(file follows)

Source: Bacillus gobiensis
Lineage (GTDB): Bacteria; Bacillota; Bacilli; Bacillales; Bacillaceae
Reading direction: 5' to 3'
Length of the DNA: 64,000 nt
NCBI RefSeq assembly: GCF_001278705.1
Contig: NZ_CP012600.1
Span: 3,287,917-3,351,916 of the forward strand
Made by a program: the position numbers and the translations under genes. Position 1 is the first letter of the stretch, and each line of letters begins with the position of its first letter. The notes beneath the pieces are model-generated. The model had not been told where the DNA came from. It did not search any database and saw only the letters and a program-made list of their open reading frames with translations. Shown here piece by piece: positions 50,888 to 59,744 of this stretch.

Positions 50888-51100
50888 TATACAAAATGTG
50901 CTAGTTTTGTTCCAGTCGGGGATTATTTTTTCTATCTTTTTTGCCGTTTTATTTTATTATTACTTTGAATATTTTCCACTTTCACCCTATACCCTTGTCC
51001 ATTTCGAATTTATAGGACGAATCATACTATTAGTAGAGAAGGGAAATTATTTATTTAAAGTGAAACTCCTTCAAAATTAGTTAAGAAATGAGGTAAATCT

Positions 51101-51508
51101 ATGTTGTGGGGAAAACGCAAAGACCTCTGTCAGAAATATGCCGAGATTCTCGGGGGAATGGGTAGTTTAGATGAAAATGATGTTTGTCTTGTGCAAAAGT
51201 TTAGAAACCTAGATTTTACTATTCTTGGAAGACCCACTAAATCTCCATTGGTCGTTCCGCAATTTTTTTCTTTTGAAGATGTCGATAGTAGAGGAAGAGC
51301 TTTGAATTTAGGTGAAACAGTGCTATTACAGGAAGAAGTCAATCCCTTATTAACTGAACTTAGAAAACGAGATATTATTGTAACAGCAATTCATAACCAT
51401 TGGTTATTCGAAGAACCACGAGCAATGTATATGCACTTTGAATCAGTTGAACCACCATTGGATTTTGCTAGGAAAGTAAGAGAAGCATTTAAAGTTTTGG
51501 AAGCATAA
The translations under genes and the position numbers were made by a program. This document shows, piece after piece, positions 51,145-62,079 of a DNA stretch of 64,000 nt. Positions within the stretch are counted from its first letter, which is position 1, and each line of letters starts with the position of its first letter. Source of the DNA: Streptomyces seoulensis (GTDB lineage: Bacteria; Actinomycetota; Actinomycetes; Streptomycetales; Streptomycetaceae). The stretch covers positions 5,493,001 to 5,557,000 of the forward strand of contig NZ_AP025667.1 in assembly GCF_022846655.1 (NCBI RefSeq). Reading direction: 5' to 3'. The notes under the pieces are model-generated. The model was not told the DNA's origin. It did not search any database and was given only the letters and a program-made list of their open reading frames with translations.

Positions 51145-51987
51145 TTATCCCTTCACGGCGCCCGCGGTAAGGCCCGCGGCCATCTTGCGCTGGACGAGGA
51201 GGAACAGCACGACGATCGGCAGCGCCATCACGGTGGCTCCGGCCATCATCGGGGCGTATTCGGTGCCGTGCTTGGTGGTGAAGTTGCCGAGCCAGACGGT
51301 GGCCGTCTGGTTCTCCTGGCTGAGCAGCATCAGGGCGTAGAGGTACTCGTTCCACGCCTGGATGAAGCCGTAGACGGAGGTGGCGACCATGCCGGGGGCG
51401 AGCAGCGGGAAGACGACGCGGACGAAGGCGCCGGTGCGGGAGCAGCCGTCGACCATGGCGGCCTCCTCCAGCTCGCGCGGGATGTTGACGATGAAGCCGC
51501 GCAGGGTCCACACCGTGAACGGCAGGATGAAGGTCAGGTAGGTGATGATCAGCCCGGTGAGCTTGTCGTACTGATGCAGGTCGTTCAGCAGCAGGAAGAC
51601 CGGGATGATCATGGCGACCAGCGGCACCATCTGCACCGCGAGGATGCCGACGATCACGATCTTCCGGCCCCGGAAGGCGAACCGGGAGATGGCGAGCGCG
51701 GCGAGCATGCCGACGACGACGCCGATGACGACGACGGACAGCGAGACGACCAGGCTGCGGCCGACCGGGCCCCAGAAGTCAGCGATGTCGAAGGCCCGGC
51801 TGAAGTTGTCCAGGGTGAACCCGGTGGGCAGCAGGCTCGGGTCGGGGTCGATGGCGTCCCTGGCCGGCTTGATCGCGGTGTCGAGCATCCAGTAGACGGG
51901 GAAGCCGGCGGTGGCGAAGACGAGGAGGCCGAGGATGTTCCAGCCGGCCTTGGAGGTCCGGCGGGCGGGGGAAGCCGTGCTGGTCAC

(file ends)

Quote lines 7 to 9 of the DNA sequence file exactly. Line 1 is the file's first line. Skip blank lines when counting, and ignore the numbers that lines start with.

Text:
Span: 3,287,917-3,351,916 of the forward strand
Made by a program: the position numbers and the translations under genes. Position 1 is the first letter of the stretch, and each line of letters begins with the position of its first letter. The notes beneath the pieces are model-generated. The model had not been told where the DNA came from. It did not search any database and saw only the letters and a program-made list of their open reading frames with translations. Shown here piece by piece: positions 50,888 to 59,744 of this stretch.

Positions 50888-51100